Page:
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Monitor cluster resources


In order to get cluster resources you need a metric collector plugin. Popular one is heapster that exposes metric-server service. The below commands relay on its API to get data:

Install metrics-server

git clone
kubectl apply -f ~/metrics-server/deploy/1.8+/

Get metrics

# verify metrics server API
kubectl get --raw /apis/

kubectl top node               # CPU,memory utilization of the nodes in your cluster
kubectl top pods               # CPU,memory utilization of the pods in your cluster
kubectl top pods -A            # CPU,memory of pods in all namespaces
kubectl top pod -l run=<label> # CPU and memory of pods with a label selector:
kubectl top pod <pod-name>     # CPU,memory of a specific pod
kubectl top pods group-context --containers # CPU,memory of the containers inside the pod

cAdvisor deprecated in v1.11

Every node in a Kubernetes cluster has a Kubelet process. Within each Kubelet is a cAdvisor process. The cAdvisor is continuously gathering metrics about the state of the cluster. It's always available

minikube start --extra-config=kubelet.CAdvisorPort=4194
kubectl proxy &          # open a proxy to the Kubernetes API port
open $(minikube ip):4194 # cAdvisor also serves up the metrics is a helpful HTML format

# Each node provide statistics that are provided by cAdvisor. Access the node stats
curl localhost:8001/api/v1/nodes/$(kubectl get nodes -o=jsonpath="{.items[0]}")/proxy/stats/

# Kubernetes API also gather the cAdvisor metrics at /metrics
curl localhost:8001/metrics

Liveness and Readiness probes

Check this Visual explanation

  • readinessProbe - checks if a pod is ready to receive a client requests, when passed, then the pod is added to endpoint. When the probe fails - the pod is not restarted, instead removed from endpoint.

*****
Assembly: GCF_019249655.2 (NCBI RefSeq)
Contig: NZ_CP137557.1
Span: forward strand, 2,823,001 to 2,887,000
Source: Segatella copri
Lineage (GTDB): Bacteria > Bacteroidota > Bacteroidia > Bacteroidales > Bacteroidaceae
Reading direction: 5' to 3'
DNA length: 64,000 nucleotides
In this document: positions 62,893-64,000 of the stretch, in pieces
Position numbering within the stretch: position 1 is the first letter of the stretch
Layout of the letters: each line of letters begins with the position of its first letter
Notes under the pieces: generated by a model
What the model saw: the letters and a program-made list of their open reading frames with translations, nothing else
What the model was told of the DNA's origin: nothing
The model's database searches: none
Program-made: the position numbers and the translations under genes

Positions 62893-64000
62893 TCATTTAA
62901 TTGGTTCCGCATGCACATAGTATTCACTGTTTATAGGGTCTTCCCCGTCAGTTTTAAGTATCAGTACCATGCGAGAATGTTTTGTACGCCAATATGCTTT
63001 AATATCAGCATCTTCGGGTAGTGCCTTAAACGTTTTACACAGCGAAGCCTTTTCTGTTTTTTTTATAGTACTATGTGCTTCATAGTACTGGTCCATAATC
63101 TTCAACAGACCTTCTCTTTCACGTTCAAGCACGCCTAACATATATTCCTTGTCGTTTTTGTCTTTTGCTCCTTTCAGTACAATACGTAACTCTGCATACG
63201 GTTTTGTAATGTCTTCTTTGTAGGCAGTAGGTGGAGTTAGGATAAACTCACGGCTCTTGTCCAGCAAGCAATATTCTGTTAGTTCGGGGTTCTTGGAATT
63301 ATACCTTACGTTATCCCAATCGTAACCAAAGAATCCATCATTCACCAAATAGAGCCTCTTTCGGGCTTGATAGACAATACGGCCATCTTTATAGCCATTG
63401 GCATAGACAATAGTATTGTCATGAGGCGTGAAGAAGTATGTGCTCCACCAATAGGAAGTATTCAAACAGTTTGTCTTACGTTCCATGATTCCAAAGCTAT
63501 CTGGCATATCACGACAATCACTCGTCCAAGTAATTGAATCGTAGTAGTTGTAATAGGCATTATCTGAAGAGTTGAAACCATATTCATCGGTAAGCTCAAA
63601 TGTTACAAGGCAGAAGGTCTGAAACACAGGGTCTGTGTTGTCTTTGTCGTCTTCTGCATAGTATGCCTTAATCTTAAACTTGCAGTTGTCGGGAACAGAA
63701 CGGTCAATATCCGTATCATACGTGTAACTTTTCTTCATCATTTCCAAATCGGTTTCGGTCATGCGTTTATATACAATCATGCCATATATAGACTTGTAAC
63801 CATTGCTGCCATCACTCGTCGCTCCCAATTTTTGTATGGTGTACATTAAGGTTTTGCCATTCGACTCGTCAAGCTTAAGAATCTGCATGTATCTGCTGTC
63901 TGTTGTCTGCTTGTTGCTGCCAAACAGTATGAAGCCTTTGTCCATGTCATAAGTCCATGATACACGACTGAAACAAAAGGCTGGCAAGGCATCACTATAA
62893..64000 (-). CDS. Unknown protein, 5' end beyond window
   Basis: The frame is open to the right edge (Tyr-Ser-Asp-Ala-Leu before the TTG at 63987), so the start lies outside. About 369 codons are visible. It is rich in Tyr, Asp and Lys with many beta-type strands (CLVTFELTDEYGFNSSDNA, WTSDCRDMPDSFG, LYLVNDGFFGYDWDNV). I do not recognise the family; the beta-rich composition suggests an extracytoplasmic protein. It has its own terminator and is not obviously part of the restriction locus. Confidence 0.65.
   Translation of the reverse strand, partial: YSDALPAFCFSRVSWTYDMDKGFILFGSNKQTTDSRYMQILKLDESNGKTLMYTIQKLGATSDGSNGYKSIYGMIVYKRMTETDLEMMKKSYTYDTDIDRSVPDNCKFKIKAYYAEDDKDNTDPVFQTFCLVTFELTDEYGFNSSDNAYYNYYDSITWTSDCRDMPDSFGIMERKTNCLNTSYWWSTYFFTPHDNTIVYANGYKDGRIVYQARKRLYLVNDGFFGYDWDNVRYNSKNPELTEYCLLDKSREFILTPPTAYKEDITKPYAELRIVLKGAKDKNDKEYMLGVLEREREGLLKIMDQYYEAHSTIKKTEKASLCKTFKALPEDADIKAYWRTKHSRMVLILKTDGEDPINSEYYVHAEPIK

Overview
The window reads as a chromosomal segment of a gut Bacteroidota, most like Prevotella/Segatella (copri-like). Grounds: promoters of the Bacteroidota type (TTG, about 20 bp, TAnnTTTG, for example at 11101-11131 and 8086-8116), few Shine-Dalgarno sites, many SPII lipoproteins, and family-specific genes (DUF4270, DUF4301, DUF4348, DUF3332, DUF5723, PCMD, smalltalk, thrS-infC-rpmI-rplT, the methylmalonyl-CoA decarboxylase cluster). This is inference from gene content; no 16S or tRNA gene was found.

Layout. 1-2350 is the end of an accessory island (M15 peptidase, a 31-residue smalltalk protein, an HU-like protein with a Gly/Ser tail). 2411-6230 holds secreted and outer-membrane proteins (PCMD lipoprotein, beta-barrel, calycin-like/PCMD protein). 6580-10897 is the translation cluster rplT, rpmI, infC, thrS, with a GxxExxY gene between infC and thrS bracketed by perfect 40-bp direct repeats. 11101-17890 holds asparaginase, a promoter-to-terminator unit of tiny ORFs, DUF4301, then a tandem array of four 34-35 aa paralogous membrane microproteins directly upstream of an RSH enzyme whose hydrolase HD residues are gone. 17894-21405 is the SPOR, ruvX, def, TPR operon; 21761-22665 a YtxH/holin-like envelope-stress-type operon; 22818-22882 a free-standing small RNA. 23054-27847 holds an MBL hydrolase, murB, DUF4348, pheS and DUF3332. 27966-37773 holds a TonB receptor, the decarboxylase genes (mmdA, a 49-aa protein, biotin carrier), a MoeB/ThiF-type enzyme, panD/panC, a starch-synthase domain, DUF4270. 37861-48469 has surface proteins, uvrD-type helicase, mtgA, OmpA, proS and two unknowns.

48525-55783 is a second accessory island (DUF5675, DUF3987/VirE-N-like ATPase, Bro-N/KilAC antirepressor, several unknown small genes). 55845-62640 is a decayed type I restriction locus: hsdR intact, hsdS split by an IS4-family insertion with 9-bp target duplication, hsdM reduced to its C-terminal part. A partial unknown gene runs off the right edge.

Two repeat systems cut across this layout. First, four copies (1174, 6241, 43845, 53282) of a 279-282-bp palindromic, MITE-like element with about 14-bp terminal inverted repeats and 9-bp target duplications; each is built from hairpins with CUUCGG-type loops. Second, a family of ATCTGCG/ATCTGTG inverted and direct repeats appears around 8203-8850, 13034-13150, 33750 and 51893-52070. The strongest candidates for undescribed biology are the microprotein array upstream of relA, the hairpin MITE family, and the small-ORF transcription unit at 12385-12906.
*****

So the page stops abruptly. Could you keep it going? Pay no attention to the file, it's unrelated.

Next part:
• livenessProbe - when the probe fails, pod gets restarted

Get service endpoints. Only healthy and ready pods will be added to the endpoint

kubectl get endpoint

Liveness and readiness probes in both Pod and Deployment manifests are at .spec.containers.image level

apiVersion: v1
kind: Pod
  name: liveness-readiness-pod
  - image: nginx
    name: main
      httpGet:         # exec: or tcpSocket:
        path: /healthz # not all containers have this endpoint
        port: 8081
        path: /
        port: 80
      initialDelaySeconds: 5 # default, tell kubelet to wait 5 second after container starts, before performing the first probe
      periodSeconds: 5       # default, tell kueblet to run probe ever 5s


Container logs

Containerized applications usually write their logs to STDOUT and STDERR instead of writing their logs to files. Docker then redirects those streams to files. You can retrieve those files with the kubectl logs

These are stored on nodes in /var/log/ directory and contain everything containers send to STDOUT.

  • /var/log/containers/ contains container logs, these are symlinks to ../pods/
  • /var/log/containers/ contains directory per each pod in form <namespace-<rs|deployment>/<pod-name>/0.log(logfile)
  • 0.log it's a symlink to /var/lib/docker/containers/uid-part1/uid-part2-json.log
$ ls -l /var/log/containers
total 56
lrwxrwxrwx 1 root root 101 Oct  7 06:51 coredns-5644d7b6d9-hztth_kube-system_coredns-9de9395495186177f5112d795ca950dd0227e6f025f40c83ddf2a99c56802939.log -> /var/log/pods/kube-system_coredns-5644d7b6d9-hztth_5da159b3-64e7-48e4-b9f8-003f9623481d/coredns/0.log

In case your container logs multiple files, it will be difficult to distinguish them using kubectl logs command. Therefore you can introduce sidecars containers that tail individual logs and access them like that:

  • kubectl logs <pod> container-log-1
  • kubectl logs <pod> container-log-2

kubelet runs as a process therefore writes logs to system location /var/log journalctl -u kubelet.service </source>

Retrieve logs

kubectl logs <pod> <container> # container name is optional for a single container pods
kubectl logs <pod> <container> --previous | -p flag # in case the container has crashed
kubectl logs <pod> --all-containers=true
kubectl logs --since=10m <pod>
kubectl logs deployment/<pod> -c <container> # view the logs from a container within a pod within a deployment
kubectl logs --tail=20 haproxy               # tail x lines
kubectl logs -l app=haproxy                  # logs from containers matching a label

Termination message

WKubernetes allows to write a custom message to a custom file on termination. This message can be view directly using kubectl describe in Last State: Termination, Message: <custom message>

apiVersion: v1
kind: Pod
  name: pod2
  - image: busybox
    name: main
    - sh
    - -c
    - 'echo "I say that this container has been terminated at $(date)" > /var/termination-reason ; exit 1'
    terminationMessagePath: /var/termination-reason


# get a yaml without status information (almost clean yaml manifest)
kubectl -n web pod <failing-pod> -oyaml --export